Today, the Congressional Budget Office updated an estimate on the reductions of employment due to Obamacare. Previously, the CBO had projected that Obamacare would lead to a reduction of around 800,000 full time equivalent jobs. Unsurprisingly, the estimate has been nearly tripled, amounting to a 2.3 million reduction in employment.
The fact that the Affordable Care Act discourages employment is not news, however. Heritage analyst James Sherk has been tracking these concerns for several months, as well as how Obamacare increases labor costs While many employers are hesitant to hire due to Obamacare, according to many reports coming out of the Federal Reserve Beige Book, there are also other issues in the labor market.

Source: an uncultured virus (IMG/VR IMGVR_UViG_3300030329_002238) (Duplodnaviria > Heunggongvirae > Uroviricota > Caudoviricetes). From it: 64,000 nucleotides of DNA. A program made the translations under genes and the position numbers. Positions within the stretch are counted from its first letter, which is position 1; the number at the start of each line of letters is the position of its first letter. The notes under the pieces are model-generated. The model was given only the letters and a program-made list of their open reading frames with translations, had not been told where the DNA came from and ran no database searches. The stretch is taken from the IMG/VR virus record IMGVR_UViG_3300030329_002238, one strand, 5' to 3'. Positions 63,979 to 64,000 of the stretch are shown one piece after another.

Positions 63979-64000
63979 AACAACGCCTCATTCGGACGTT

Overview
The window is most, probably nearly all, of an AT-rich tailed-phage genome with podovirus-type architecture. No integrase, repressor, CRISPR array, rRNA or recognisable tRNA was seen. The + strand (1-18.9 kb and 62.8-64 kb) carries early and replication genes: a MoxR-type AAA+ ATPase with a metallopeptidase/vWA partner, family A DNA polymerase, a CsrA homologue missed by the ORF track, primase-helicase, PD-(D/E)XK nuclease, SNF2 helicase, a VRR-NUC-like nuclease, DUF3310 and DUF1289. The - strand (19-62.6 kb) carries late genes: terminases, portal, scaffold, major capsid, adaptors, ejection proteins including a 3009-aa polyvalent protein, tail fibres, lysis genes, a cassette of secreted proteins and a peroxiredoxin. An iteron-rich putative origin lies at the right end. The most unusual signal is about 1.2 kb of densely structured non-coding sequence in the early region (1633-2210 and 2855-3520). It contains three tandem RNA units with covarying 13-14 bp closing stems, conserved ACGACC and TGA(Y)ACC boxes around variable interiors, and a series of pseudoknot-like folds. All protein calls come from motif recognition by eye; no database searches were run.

Beyond the employer concerns, the CBO confirms that many people could be discouraged to work in order to keep benefits under Obamacare. According to the CBO, Obamacare will reduce total hours worked by 1.5 to 2 percent from 2017 to 2024. I discussed some of these incentives last March, stating “Obamacare will negatively affect the reward to work.” Work from economist Casey Mulligan highlights these effects.
It is becoming more and more apparent that Obamacare reduces employment, and creates incentives that, on net, discourage work and upward mobility.